Fresh FIction Box Not To Miss
Tina Gabrielle | Overcoming Writer’s Block
Author Guest / June 13, 2019

Hello! I’m Tina Gabrielle and I write adventurous historical romance featuring feisty ladies and bold heroes. I’m excited to be on Fresh Fiction to celebrate my new historical release, HOW TO BEST A MARQUESS, the second book in my Raven Club series. Writing a novel is not an easy task. I think of it as a rollercoaster ride of emotion. One day I can be struggling with the dreaded sagging middle, and the next day my fingers are flying over the keyboard. Writer’s block is also a dreaded phenomenon, and it can result in frustration and depression. I’ve experienced a form of it. Whether I’m staring at a blank screen or an empty piece of paper, it can be crippling. Thankfully, I’ve used helpful tips to overcome it. Exercising works best for me. I’m a lap swimmer, and I’ve found the quiet time away from the kids and work very helpful. I’m able to simply think. If this doesn’t work, I change my environment. I’m not a coffee drinker, but I go to my nearest Starbucks with my laptop and order a large iced tea. Something about being around people, without having to talk to anyone, helps me focus. I’ve…

Maya Rodale | Exclusive Excerpt: SOME LIKE IT SCANDALOUS
Author Guest / June 12, 2019

They were alone. They were away from prying eyes and the cutting comments about her, which she’d had enough of for one evening, thank you very much. They were alone and there was no need to maintain any ruse. “Daisy, I don’t know what to say, other than that I’m sorry.” “It’s not your fault. You didn’t say any of those things.” He remained silent, a confession of sorts, and she understood. “You didn’t say any of those things within earshot,” she corrected. “Tonight.” “I am so sorry. It is unkind for anyone to say such things in any circumstances. And with you, it’s also just plain wrong. For one thing, if you are old then so am I.” Daisy couldn’t care less about being considered old, not when she was counting the minutes until she was officially On the Shelf and an Unredeemable Spinster. But she wasn’t so hurt or stuck up that she couldn’t recognize his offering of peace. Funny that, coming from him. But she wasn’t so hardened that she didn’t appreciate the overture. Even if she didn’t know what to do with it. In fact, it left her speechless. They stood there in the dim light,…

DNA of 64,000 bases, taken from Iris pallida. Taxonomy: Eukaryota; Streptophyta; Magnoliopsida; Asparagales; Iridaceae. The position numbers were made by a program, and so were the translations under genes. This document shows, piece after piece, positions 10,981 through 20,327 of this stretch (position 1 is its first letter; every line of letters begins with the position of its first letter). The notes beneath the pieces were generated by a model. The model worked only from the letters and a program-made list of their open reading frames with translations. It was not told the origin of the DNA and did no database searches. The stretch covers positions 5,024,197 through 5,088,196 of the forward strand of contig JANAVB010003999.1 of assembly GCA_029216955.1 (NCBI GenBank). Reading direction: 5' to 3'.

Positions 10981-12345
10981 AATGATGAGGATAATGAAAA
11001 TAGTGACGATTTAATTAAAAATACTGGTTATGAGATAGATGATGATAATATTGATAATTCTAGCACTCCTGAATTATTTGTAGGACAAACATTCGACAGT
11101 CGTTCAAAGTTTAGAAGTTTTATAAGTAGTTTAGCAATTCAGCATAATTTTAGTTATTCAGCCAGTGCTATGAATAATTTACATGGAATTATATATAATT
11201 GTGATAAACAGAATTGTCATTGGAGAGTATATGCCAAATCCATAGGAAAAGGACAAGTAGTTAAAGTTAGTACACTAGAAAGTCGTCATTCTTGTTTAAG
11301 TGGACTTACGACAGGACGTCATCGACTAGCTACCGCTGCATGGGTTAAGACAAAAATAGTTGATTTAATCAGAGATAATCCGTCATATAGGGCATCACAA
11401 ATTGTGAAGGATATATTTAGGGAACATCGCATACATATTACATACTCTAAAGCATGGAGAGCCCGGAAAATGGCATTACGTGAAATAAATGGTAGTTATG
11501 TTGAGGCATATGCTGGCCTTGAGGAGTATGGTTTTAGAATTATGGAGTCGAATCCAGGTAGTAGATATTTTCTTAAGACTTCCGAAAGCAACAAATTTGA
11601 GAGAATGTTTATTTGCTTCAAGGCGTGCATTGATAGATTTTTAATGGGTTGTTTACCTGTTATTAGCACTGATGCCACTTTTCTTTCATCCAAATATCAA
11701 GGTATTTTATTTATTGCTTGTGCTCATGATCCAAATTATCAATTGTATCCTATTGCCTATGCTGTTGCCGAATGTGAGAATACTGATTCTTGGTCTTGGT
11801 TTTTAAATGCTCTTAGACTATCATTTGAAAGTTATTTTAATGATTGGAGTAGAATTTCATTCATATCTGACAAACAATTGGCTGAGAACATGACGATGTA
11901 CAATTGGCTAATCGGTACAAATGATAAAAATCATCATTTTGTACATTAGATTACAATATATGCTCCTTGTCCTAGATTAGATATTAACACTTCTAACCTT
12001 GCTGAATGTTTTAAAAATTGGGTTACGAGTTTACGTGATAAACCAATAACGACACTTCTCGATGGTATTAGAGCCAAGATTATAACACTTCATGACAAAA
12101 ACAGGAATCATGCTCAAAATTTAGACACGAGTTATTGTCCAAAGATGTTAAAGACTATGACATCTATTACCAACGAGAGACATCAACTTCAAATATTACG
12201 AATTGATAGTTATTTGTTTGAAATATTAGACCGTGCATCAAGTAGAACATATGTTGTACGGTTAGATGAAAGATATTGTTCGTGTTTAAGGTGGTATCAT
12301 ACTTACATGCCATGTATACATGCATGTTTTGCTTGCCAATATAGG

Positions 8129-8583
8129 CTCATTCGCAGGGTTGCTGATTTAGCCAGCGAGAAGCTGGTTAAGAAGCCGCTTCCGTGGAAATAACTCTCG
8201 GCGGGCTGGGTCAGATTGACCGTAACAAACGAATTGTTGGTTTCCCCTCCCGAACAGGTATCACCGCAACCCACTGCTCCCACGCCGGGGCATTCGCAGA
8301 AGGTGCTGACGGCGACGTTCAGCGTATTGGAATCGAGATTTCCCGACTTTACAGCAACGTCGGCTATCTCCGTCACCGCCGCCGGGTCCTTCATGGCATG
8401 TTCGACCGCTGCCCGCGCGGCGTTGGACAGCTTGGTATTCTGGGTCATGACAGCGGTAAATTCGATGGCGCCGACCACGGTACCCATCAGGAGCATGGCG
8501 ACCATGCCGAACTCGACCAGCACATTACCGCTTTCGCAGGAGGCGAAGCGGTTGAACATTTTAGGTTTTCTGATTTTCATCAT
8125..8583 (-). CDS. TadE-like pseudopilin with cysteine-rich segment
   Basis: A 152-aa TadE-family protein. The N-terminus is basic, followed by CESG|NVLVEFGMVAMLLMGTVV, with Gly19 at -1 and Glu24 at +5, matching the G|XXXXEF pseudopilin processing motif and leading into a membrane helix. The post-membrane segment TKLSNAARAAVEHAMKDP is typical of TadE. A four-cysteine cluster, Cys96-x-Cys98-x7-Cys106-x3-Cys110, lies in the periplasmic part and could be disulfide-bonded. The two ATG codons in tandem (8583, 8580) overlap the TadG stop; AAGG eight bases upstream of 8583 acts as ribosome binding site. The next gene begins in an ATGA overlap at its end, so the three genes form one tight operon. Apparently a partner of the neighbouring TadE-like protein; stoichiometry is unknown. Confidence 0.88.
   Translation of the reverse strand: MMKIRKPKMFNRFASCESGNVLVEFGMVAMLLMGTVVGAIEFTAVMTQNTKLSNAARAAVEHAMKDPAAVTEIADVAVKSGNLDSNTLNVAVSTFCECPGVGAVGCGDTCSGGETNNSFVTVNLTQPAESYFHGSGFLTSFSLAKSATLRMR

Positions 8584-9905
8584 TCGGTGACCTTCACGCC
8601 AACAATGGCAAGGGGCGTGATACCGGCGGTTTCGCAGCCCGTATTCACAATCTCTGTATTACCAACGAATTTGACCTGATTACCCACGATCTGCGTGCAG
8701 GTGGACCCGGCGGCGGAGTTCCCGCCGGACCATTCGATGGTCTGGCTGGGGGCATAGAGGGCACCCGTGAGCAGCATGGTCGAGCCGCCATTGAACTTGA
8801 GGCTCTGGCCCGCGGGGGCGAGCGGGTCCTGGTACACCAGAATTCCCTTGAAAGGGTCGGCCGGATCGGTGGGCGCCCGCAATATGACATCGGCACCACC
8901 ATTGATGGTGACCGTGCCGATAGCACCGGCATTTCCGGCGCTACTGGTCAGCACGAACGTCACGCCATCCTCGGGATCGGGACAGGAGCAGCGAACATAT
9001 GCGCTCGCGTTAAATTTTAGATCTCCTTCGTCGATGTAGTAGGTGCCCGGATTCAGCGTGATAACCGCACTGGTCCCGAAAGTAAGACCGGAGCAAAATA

Heather McCollum | 17th Century Dressing & THE WICKED VISCOUNT
Author Guest / June 5, 2019

Hi everybody! I’m Heather McCollum, author of Scottish romances. I’m excited to be here on Fresh Fiction to celebrate the release of my new novel, THE WICKED VISCOUNT, which takes place in 17th c London. Have you ever wondered what it feels like to wear the huge ensembles of silk and embroidery that the ladies in the English court used to don? My current Scottish historical romance series, The Campbells, takes place in 1684 and 1685. In THE WICKED VISCOUNT, the heroine, a feisty Scottish lass, must venture to the royal court in London. For the first time in her life, she wears the rich garments of the elite to fit in at Whitehall Palace. I wanted to experience what my heroine was feeling in the strictures of the costume, so I commissioned the talented Victoria Vane to create an ensemble for me. Even though my heroine grows up during the time when these dresses were worn, she is poor and has never worn the full costumes before. After two weeks of looking at fabrics with Victoria, we finally decided on a gorgeous magenta and lavender combination of silks. Imported from India, the fabrics are rich and beautifully embroidered with…

Author Guest / May 29, 2019